10-string - damping strings not being used

Discussion of all aspects of multi-string guitars, namely those with 7 or more strings.
soltirefa
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Location: Southern California

10-string - damping strings not being used

Postby soltirefa » Tue Aug 25, 2015 6:07 pm

I made this video to show some damps I made out of grout sponge.

While having added sympathetic resonances can sound desirable, as with the Yepes tuning, I find that I actually prefer NOT to have too many extra resonances. I prefer the purity of fewer. Also, this 10-string tuning I use now fits pieces I play really well and affords me quite a variety of tuning options.

Anyway, for what it's worth, here's what I do.

https://youtu.be/HXsSno6exk8

tkoehler1
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Joined: Sat Nov 05, 2016 4:42 am

Re: 10-string - damping strings not being used

Postby tkoehler1 » Fri Dec 23, 2016 11:35 pm

Hi, I went to look at your video, but it's not available any more. It's been a while since your post. I'd like to see your invention if you care to post it again.

Thanks,

TK

soltirefa
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Joined: Tue Jul 11, 2006 3:59 am
Location: Southern California

Re: 10-string - damping strings not being used

Postby soltirefa » Sun Dec 25, 2016 5:03 pm

tkoehler1 wrote:Hi, I went to look at your video, but it's not available any more. It's been a while since your post. I'd like to see your invention if you care to post it again.

Thanks,

TK


Huh, I must have deleted it since nobody showed interest. I re-uploaded it and here's the link

It's not rocket science. I just use a piece of grout sponge, which is very soft, and insert it to damp the strings I am not using on a particular piece I'm playing. Sometimes sympathetic resonances work, sometimes they sound crappy. This gives you the choice to let them ring or not. With this method you can turn your 10-string into a 6-string. I am not using this tuning now, but it's 10= f, 9=low B, 8= low A, and 7= low C. If, for example, you're playing a piece that only uses one of the extra four strings, you can damp the three you're not using ... or two or one, whatever it may be.

https://youtu.be/UgKlV8HNXu8

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attila57
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Location: Budapest, Hungary

Re: 10-string - damping strings not being used

Postby attila57 » Sun Dec 25, 2016 8:18 pm

In my experience damping becomes an issue only if you use low basses like B or A, and especially if you use diatonic low basses. The A string can be really annoying, because lots of harmonics tend to appear on it.
That's why I prefer to stay above C, even with 10 strings. I don't like the deep basses anyway, because in my opinion it is impossible to get a decent low note with 650 mm string length.
My basses start with C or D, and so I have much less to worry about.
Attila :bye:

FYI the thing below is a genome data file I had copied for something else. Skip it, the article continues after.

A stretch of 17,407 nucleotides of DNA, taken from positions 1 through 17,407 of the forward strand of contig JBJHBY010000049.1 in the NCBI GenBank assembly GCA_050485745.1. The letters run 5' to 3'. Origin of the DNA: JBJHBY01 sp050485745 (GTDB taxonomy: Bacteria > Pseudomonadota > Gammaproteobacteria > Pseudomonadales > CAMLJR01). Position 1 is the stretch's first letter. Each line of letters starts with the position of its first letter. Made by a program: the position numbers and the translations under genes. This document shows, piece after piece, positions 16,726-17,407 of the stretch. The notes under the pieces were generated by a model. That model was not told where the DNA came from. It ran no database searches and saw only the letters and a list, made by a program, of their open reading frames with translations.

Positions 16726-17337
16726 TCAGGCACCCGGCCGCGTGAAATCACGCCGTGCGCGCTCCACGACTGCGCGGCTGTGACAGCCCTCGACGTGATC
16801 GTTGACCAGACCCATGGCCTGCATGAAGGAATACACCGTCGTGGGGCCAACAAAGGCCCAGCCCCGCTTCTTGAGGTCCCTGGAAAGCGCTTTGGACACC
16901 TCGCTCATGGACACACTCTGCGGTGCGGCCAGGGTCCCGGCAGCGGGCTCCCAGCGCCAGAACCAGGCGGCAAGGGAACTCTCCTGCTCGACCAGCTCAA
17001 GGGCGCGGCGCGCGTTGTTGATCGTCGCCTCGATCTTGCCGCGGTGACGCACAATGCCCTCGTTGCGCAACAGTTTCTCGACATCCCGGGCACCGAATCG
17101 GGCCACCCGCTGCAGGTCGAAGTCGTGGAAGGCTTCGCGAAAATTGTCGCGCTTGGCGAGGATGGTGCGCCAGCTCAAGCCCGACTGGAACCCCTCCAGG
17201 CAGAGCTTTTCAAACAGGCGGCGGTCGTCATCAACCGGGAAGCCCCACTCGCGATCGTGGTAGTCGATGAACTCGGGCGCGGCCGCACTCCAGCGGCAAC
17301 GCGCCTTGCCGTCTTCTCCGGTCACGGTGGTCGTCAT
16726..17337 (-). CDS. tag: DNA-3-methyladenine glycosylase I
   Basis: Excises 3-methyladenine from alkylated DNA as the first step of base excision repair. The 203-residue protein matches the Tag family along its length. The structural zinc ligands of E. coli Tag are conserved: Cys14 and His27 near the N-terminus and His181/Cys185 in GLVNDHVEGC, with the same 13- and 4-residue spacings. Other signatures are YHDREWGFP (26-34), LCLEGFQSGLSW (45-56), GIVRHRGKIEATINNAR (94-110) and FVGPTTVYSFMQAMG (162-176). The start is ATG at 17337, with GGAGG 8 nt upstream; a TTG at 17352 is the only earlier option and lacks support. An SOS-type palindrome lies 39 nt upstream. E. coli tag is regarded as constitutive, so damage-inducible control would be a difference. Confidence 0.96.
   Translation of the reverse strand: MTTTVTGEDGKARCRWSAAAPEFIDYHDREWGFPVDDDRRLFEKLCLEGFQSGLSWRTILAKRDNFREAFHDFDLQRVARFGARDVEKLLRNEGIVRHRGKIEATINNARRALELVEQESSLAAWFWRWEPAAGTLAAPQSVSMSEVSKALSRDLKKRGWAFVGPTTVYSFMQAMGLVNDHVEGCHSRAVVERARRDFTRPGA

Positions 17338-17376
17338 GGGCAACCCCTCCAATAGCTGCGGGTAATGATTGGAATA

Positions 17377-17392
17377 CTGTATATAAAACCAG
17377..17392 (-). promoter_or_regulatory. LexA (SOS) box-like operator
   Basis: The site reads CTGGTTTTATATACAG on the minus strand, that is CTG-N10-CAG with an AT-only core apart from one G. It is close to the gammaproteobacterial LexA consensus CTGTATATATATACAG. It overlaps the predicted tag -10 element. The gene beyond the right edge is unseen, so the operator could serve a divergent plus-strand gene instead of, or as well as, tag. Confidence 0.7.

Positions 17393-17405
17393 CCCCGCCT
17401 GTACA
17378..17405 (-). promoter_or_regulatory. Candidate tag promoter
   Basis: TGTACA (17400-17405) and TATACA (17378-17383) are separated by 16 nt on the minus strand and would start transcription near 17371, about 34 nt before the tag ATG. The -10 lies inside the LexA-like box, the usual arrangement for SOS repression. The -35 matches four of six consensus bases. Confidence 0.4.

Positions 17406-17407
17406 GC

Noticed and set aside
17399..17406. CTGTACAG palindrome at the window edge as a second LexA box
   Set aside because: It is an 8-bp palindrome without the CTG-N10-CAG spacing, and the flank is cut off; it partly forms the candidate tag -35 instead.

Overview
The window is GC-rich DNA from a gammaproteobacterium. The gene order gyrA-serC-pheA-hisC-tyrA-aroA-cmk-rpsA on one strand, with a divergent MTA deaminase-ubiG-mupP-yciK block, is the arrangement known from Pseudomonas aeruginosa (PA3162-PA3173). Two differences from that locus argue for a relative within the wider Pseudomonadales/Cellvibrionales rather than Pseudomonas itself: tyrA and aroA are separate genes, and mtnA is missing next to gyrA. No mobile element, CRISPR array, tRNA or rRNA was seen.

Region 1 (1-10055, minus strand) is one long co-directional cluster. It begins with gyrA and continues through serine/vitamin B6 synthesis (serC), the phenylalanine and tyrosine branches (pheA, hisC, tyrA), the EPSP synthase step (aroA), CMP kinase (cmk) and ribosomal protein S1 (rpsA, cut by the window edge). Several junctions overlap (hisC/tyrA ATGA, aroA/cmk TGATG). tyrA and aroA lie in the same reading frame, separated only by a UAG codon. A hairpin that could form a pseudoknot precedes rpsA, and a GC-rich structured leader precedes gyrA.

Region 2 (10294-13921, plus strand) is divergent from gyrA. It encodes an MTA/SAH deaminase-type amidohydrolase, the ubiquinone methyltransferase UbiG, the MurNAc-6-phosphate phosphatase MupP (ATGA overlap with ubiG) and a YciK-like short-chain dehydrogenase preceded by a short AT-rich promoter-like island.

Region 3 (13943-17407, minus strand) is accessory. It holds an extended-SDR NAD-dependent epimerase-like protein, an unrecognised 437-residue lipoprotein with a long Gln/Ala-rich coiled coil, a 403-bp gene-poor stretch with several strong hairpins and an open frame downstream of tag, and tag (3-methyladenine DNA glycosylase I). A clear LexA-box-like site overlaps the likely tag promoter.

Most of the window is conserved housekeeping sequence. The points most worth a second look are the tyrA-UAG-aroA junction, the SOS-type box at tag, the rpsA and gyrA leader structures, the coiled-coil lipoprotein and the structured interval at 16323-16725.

Music to hear, why hear'st thou music sadly?
Sweets with sweets war not, joy delights in joy...

William Shakespeare, Sonnet 8

soltirefa
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Location: Southern California

Re: 10-string - damping strings not being used

Postby soltirefa » Sun Dec 25, 2016 9:41 pm

attila57 wrote:In my experience damping becomes an issue only if you use low basses like B or A, and especially if you use diatonic low basses. The A string can be really annoying, because lots of harmonics tend to appear on it.
That's why I prefer to stay above C, even with 10 strings. I don't like the deep basses anyway, because in my opinion it is impossible to get a decent low note with 650 mm string length.
My basses start with C or D, and so I have much less to worry about.
Attila :bye:


I tend to agree with what you say. Nowadays I have my 10-string tuned like the Romantic tuning except up a whole step, as if putting a capo on the 2nd fret. Also, I play mostly pieces in B major and that makes the 10th string, normally A#, now B# (C). This tuning sounds really good. It's not too low and I don't repeat the basses like A or D (now they're A# and D#) ... well actually up a whole step they're B# and E#.

Anyway, I think you're right. Those really low basses make the guitar sound too muddy.

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attila57
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Location: Budapest, Hungary

Re: 10-string - damping strings not being used

Postby attila57 » Sun Dec 25, 2016 10:25 pm

soltirefa wrote: Nowadays I have my 10-string tuned like the Romantic tuning except up a whole step, as if putting a capo on the 2nd fret. Those really low basses make the guitar sound too muddy.


It might be interesting to you that I've done some experiments with scordatura tunings a half step up, too, to achieve better string tensions and overall resonance.

I usually play baroque pieces on my 10-string guitar, and use my own kind of baroque tuning.

I suppose the basses wouldn't be muddy with a baroque bass lute...

Happy Christmas, happy playing and experimenting,

Attila :bye:
Music to hear, why hear'st thou music sadly?
Sweets with sweets war not, joy delights in joy...

William Shakespeare, Sonnet 8

tkoehler1
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Joined: Sat Nov 05, 2016 4:42 am

Re: 10-string - damping strings not being used

Postby tkoehler1 » Wed Jan 04, 2017 1:15 am

I think that's a great low tech solution - nice!

Lockie
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Joined: Wed Jan 11, 2017 11:02 pm

Re: 10-string - damping strings not being used

Postby Lockie » Wed Jan 25, 2017 10:14 pm

Hi

Try Yepes tuning and you may find it the resonance is more sympathetic Please excuse the pun.

Lockie (a lover of guitars outside the norm)


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